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McFarland touts system for future disposal of trash

Seeks county, municipal support for building plant at site near local landfills

Published: Thursday, March 28, 2013 10:16 a.m. CDT

(Continued from Page 1)

The first public presentation on a proposed clean energy plant to handle Grundy County’s garbage was given Tuesday before municipal leaders and community members.

The Grundy County Solid Waste Update Steering Committee held its second meeting and invited local officials to hear a proposal by Wayne McFarland, CEO of SynTech Bioenergy.

The steering committee is made up of county board members and members of the community and is created every five years to update the county’s solid waste plan. This time, the county is looking 20 years out, said Chairman Dick Joyce.

Eventually the committee will submit a report to the county’s Environmental Committee, which will go to the full county board and then to the state. The plan has to be submitted to the state by October of 2014, said Joyce.

“Gasification of garbage is not a brand new concept; it is done in other areas of the world, but this has different components,” said Joyce Wednesday. “It’s quite the proposal.”

The proposal is the use of waste remediation and material recovery technologies to provide a self-sustaining way to handle municipal solid waste rather than burning it or burying it in a landfill.

“It’s all about sustainability - economic sustainability and environmental sustainability,” said McFarland.

SynTech Bioenergy is looking for both Grundy County’s and the city of Morris’ support. The plan is to work with Morris for the land to construct the project and to obtain an agreement with the county to take on its garbage. The property preliminarily identified is 11 acres on Ashley Road, near the city’s landfills and its east side sewage treatment plant.

The unit needs 250 tons of municipal waste a day to operate. This can include all residential waste, including hazardous materials like batteries and paint, because the temperature it operates at can process through those items, said McFarland.

If it goes forward, it will create both permanent and construction jobs and enhance the local tax base, he said, as well as create a carbon negative footprint, have zero ground water impact and eventually eliminating the use of landfills.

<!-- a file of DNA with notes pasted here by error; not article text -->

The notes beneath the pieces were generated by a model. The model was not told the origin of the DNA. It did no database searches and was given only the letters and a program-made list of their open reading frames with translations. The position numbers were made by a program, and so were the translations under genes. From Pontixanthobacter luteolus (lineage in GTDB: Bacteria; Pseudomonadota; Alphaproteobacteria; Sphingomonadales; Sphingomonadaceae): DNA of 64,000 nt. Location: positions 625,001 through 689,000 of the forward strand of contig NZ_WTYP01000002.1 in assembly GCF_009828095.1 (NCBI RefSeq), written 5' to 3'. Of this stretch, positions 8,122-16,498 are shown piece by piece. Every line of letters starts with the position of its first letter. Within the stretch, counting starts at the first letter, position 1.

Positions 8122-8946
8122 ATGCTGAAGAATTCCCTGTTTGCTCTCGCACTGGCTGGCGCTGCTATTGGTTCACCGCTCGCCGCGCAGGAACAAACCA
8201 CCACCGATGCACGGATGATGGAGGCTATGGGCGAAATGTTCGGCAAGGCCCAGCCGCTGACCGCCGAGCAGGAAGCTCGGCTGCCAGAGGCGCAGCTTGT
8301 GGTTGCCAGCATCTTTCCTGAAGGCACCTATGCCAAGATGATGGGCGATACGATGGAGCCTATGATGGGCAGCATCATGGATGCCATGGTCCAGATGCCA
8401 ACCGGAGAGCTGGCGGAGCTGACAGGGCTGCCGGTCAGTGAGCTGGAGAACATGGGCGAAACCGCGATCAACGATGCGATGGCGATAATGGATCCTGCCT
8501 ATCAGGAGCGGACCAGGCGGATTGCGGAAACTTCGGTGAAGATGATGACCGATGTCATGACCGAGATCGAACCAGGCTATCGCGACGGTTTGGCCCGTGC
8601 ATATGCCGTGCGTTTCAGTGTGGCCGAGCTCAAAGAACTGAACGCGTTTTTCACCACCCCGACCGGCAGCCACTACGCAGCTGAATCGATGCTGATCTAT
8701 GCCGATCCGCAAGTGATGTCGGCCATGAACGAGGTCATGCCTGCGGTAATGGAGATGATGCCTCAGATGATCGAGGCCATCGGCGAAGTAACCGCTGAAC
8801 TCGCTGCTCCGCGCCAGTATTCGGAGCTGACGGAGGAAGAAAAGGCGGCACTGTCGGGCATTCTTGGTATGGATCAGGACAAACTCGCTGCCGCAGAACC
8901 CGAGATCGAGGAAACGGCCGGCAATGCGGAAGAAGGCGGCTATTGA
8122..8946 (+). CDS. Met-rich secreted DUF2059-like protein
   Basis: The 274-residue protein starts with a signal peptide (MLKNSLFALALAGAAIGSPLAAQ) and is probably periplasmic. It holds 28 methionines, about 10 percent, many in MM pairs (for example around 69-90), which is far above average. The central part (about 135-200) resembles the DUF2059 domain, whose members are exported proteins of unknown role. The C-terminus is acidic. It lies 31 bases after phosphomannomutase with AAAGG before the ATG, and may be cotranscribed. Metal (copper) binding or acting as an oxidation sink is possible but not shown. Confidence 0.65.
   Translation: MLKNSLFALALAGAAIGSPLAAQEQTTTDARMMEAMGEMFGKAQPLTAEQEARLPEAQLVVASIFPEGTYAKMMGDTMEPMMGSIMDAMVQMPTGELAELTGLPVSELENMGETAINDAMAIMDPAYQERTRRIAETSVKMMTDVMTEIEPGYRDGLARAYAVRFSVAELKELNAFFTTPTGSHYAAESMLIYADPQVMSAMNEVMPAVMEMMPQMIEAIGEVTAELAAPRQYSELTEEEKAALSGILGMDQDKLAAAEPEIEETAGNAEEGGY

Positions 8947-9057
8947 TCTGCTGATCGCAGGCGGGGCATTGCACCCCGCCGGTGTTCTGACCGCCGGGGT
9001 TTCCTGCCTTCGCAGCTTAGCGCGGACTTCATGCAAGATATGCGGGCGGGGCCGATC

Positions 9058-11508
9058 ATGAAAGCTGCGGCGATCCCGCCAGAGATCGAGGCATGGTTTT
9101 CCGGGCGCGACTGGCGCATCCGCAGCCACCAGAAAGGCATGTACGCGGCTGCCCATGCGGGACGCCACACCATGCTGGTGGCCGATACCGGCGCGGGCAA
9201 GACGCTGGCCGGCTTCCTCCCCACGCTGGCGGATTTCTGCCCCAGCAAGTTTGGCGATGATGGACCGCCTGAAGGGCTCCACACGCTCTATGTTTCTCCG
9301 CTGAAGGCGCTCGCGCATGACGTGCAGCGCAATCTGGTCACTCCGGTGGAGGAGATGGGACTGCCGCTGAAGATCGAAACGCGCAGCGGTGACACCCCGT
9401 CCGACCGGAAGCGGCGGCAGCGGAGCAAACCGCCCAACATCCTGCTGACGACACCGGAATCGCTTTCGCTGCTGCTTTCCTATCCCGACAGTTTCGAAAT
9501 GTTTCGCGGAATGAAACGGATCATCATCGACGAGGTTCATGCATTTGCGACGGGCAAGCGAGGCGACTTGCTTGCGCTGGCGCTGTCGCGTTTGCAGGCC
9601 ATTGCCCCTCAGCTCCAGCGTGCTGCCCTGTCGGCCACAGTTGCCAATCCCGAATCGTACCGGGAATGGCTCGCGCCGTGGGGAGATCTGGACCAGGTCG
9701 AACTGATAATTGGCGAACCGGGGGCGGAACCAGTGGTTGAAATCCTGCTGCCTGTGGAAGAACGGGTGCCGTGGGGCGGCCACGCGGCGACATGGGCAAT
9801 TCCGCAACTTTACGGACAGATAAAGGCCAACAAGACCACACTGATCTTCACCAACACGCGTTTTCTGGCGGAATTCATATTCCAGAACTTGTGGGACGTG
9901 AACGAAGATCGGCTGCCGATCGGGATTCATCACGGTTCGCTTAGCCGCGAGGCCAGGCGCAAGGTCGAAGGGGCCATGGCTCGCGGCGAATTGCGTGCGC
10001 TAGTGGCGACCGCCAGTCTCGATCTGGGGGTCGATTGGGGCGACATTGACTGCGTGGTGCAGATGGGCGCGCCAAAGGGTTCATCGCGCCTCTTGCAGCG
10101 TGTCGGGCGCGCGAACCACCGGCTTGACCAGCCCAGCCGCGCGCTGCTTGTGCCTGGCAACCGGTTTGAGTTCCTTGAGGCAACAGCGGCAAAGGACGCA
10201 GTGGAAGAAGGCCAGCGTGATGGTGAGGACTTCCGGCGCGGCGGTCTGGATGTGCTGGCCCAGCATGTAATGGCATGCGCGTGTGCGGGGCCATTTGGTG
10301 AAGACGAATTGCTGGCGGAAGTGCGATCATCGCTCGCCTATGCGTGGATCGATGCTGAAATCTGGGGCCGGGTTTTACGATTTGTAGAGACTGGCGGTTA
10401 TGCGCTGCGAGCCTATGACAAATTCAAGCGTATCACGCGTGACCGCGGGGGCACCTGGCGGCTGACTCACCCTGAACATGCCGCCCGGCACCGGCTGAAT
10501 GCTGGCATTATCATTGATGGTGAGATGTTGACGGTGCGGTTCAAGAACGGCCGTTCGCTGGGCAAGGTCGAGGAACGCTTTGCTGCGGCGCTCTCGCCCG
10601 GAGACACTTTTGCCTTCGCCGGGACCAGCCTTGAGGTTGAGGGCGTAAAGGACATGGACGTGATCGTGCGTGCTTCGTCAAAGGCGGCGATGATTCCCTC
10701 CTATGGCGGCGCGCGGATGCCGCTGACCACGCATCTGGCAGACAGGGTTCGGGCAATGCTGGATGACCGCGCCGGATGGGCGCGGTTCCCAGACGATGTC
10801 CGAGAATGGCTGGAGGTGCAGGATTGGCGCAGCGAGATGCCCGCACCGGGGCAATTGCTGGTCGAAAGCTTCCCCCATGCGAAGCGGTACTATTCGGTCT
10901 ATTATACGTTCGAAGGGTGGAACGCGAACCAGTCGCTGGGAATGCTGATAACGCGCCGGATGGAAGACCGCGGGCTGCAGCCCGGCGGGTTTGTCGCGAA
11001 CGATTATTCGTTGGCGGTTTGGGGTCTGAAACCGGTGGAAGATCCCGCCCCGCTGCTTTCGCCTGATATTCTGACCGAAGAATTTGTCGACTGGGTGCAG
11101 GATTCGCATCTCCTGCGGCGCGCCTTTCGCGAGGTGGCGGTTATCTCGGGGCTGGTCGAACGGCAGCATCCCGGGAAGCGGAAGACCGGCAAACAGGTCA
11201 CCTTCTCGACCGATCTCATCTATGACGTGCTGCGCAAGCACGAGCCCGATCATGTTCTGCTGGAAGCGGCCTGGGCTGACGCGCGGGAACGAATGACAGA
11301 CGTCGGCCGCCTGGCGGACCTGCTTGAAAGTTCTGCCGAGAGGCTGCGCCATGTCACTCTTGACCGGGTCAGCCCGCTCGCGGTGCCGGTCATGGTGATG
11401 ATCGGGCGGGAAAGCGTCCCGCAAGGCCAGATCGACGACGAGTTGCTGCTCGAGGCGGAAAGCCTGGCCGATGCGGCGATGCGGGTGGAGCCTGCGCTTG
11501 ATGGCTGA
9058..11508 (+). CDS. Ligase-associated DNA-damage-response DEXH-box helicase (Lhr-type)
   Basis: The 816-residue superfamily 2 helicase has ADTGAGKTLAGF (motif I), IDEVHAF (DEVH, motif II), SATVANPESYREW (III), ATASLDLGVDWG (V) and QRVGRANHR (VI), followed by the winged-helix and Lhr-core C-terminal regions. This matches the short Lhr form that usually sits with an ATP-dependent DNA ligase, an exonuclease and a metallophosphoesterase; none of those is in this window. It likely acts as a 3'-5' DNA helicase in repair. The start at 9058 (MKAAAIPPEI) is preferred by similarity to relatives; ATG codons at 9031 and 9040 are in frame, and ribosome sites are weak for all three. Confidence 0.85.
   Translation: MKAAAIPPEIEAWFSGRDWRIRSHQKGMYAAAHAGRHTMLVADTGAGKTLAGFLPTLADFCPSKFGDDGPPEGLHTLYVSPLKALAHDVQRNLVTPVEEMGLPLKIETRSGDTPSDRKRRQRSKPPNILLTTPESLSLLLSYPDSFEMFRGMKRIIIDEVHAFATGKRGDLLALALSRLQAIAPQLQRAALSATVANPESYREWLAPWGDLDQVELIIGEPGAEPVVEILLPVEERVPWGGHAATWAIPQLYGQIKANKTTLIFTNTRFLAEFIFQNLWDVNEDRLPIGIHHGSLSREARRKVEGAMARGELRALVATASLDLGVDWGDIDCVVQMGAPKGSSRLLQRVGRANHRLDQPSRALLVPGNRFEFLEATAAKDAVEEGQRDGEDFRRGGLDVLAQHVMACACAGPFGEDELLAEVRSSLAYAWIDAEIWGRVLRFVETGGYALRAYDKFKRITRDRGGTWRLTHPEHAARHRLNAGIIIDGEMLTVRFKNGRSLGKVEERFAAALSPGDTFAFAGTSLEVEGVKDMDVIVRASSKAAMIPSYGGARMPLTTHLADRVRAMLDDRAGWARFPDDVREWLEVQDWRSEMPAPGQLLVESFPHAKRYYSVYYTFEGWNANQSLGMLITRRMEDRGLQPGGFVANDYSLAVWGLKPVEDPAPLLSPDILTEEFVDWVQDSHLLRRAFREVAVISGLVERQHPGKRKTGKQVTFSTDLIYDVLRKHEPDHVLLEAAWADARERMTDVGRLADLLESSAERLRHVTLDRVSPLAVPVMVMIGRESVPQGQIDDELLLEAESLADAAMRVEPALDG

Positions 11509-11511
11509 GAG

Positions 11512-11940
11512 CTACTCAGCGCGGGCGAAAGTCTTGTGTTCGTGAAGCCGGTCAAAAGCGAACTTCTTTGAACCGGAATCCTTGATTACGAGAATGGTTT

His goal is to grow this technology throughout the country, making Morris its base. Long-term opportunities include landfill recovery by treating waste currently held in landfills, tire remediation, and handling waste water treatment sludge.

The project needs no funding from the taxpayers, said McFarland, and will be privately funded. What they need from the county and city is support.

The committee took no action on the project Wednesday, just heard the presentation.

FROM TRASH TO TREASURE

McFarland’s proposal covers all ends of the garbage remediation process, from hauling and sorting to reforming material into renewable energy. Virtually all waste is “recycled” as salable recovered materials or, ultimately, into sustainable clean energy.

Either through its own haulers or through another hauling company, which would pay SynTech Bioenergy tipping fees, residential and commercial waste would be brought to the plant. Valuable materials such as glass, paper, metals and plastic are removed in pre-sorting. Remaining material then goes through a trommel screen, which is a screened cylinder that separates additional recoverable materials by size.

Recovered materials of value would be sold to companies for recycling, which is another avenue of revenue for the company.

From material recovery, the residual waste then enters a “Feedstock Engineering” stage. Through a multi-step process of shredding, drying, blending and homogenization and compaction and densification, the waste is converted into dry, odorless, storeable solid fuel pellets. Feedstock is any renewable, biological or other material that can be converted to a useable form of fuel for the reactor for conversion to a sustainable energy product, in this case Syngas, electricity or liquid fuel.

These pellets are then run through an advanced thermo-chemical conversion process, which has no burning, flame, combustion or incineration, said McFarland. This process uses heat to cause a chemical reaction in matter at a molecular level to form it into something new, he said.

The thermo-chemical reaction converts the engineered fuel feedstock pellets into clean Syngas and environmentally friendly ash. The ash can be used for cement and fertilizer.

The Syngas is used in specially modified internal combustion engine/generators to make electricity. A small amount will be used in the plant, but most of the electricity would be put into the local grid as sustainable, uninterrupted, base load power.

“This creates renewable energy and is another revenue source,” said McFarland.

In a future phase, a small amount of the Syngas would go through another process to produce diesel fuel for the hauling trucks.

SOMETHING DIFFERENT

Because this is all under one roof is why Syntech Bioenergy is different than other gasification companies that try to do one portion of the process and not the entire process, said McFarland.

Right now, they need to work on getting the support of the county and city to build it. It is expected to be before the county at its April board meeting. Once approved, the hearing process would begin.

After those steps, McFarland anticipates six months for permitting and engineering. From there, it would be a 12-to-18-month construction cycle. The project is expected to cost between $35 and $45 million.

SynTech has no affiliation with SenreQ, which was another smaller-scale gasification unit that never got off the ground. It built a facility on Ashley Road, but the city ended its agreement with the company in 2007.

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